We recognize the difficulty which faces the Social Security Administration in determining the extent of a claimant's disability as it existed some eight or twelve years before an application is filed. But the facile solution of relying almost entirely upon earnings during part of 1962 does not give the claimant the full and complete hearing to which he is entitled.
A social security judge acts an an examiner charged with developing the facts, Richardson v. Perales, 402 U.S. 389, 410, 91 S.Ct. 1420, 28 L.Ed.2d 842 (1971), and is under an affirmative duty to inquire into all the matters at issue. 20 C.F.R. § 404.927. As we said in Hess v. Secretary of Health, Education and Welfare, 497 F.2d 837, 840 (3d Cir. 1974):
'Although the burden is upon the claimant to prove his disability, due regard for the beneficent purposes of the legislation requires that a more tolerant standard be used in this administrative proceeding than is applicable in a typical suit in a court of record where the adversary system prevails.'
The social security regulations on evaluation of earnings, 20 C.F.R. § 404.1532--1534, in substance provide that wages above a certain level demonstrate a lack of disability. But an exception is provided where the work activities themselves establish that the individual does not have the capacity to engage in substantial gainful activity. 20 C.F.R. § 404.1534(b). The social security judge, therefore, cannot end his inquiry when a magic number on the earnings scale appears. The question still is whether the individual is disabled within the meaning of the Act. Stark v. Weinberger, 497 F.2d 1092 (7th Cir. 1974).
The record shows that Coulter held thirteen different jobs in less than ten years. In all but two, he worked for two quarters or less. As the court said in Wilson v. Richardson, 455 F.2d 304, 307 (4th Cir. 1972), this individual's 'sporadic and transitory activities may demonstrate not his ability, but his inability to engage in substantial gainful activity.' See also Shutt v. Secretary of Health, Education and Welfare, 490 F.2d 43 (5th Cir. 1974).
Moreover, the Social Security Administration did not consider whether employment during the period under scrutiny should be considered as a 'period of trial work' which under 42 U.S.C. § 422(c) is 'deemed not to have been rendered by such individual in determining whether his disability has ceased in a month during such period.' Since Coulter's application for benefits had been filed in 1959, he is entitled to consideration under the 'trial work' exemption established by the Act. 20 C.F.R. § 404.1536.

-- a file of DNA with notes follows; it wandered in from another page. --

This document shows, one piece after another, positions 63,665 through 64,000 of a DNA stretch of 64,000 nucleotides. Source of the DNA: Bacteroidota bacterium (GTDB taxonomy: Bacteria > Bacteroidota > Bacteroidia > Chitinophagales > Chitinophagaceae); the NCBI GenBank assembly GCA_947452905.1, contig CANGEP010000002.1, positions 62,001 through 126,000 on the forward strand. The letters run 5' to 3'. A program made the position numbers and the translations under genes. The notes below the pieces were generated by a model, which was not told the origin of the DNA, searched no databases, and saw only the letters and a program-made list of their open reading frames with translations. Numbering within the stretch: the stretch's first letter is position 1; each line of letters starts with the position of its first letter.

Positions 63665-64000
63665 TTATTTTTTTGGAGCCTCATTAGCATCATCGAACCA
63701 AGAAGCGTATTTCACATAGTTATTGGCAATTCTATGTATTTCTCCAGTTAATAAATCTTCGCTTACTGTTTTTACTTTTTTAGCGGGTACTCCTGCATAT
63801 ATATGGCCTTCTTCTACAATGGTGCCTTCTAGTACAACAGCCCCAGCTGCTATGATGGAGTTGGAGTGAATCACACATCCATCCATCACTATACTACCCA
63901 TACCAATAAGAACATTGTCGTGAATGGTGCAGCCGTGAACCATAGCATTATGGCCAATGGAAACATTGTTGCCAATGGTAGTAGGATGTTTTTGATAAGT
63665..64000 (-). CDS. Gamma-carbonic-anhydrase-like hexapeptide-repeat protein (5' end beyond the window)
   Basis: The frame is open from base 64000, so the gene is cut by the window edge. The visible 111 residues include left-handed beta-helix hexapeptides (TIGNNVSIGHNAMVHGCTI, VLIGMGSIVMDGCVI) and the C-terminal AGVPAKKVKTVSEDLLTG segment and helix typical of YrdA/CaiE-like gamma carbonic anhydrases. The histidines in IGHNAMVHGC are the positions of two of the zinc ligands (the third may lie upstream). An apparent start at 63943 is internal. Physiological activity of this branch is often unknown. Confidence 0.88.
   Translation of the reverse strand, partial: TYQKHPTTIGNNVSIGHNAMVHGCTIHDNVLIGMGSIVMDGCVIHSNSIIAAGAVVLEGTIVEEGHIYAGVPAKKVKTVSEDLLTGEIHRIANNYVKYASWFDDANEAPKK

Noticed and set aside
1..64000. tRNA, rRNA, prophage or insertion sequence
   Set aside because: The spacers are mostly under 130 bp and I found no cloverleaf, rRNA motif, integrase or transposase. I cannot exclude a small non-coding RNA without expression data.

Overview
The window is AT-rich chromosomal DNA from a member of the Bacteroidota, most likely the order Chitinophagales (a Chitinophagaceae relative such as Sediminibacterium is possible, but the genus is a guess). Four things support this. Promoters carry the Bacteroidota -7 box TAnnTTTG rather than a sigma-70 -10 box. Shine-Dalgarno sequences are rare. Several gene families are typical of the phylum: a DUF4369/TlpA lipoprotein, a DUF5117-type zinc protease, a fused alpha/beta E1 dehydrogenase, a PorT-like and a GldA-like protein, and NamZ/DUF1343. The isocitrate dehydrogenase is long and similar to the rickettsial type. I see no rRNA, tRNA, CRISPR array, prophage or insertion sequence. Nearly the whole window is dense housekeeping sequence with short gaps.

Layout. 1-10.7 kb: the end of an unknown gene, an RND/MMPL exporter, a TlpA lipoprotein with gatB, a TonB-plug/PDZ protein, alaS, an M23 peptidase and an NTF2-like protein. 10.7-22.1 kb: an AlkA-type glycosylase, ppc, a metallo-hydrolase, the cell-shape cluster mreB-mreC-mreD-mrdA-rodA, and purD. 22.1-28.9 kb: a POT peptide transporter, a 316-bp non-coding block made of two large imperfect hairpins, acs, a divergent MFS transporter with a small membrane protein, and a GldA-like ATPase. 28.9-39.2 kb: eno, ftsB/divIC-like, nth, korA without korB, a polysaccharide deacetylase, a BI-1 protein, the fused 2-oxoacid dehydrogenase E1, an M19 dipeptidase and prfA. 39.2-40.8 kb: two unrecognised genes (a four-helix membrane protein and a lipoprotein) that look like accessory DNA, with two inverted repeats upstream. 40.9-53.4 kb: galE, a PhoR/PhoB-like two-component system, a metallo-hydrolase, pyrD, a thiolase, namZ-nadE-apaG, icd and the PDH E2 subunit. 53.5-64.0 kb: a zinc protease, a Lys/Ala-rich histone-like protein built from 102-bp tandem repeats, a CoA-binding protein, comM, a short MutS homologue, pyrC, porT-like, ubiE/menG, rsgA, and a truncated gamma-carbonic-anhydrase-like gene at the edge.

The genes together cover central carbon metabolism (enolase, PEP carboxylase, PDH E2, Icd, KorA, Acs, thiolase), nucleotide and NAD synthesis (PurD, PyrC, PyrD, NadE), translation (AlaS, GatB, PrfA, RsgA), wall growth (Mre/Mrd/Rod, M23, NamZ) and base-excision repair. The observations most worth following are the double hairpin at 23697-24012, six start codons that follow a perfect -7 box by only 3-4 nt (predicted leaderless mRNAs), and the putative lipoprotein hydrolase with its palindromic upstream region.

Similarly, no consideration was given to whether the claimant came under the exemption of 20 C.F.R. § 404.1534(a) which establishes that an individual's earnings do not show the absence of a disability when he 'is forced to discontinue his work activities after a short time because his impairment precludes continuing such activities . . ..' Clearly there was not a full hearing when no consideration was given to such relevant regulations.
We have alluded to the difficulty in evaluating a claimant's physical condition many years after the pertinent time. But there are ways to obtain information and the most obvious sources in this field are hospital documentations.
Records were secured from the Veterans Administration covering Mr. Coulter's treatment before 1956 and after 1968. Curiously, none were secured for the V.A. hospital admissions of 1962 and 1964 which might be expected to yield some data helpful to determine conditions in 1960. This omission is noteworthy because Mr. Coulter, before the hearing on his 1968 application, requested in writing that the Social Security Administration secure all his V.A. records since 1953. Despite the all inclusive nature of the request, only and V.A. hospital in Miami, Florida was contacted and only as to data for treatment after 1968. Having undertaken to secure some of the records in partial compliance with the claimant's request, the Administration should have secured all which he had authorized. Kephart v. Richardson, 505 F.2d 1085 (3d Cir. 1974).
The most glaring omission in the record, however, is the failure to review records at the Jacksonville Memorial Hospital and the South Florida State Hospital where Mr. Coulter was treated in 1958--1959. These are obvious sources of information critical to the issues involved in this case.
We recognize that the volume of disability claims is increasing and the strain that this has imposed upon the administrative machinery. We are also aware that the burden is on the claimant to produce the necessary evidence. Nevertheless, there must be some recognition of the difficulties under which Mr. Coulter is laboring and the fact that, but for the clerical errors of the Social Security Administration in years past, the data would have long since been assembled.
On remand and after preparation of a more complete record, it is possible that a determination may be made that Mr. Coulter has been disabled within the terms of the Act for some time before 1960 and up to the present. If, however, the evidence does not support such a finding, there is a further inquiry which must be made.
42 U.S.C. § 423(c) reads in part as follows:
'For purposes of this section--
(1) An individual shall be insured for disability insurance benefits in any month if--
(B)(i) if he had not less than twenty quarters of coverage during the forty-quarter period which ends with the quarter in which such month occurred . . .
(ii) . . . For purposes of subparagraph (B) of this paragraph . . . a quarter shall not be counted as part of any period if any part of such quarter was included in a period of disability unless such quarter was a quarter of coverage.'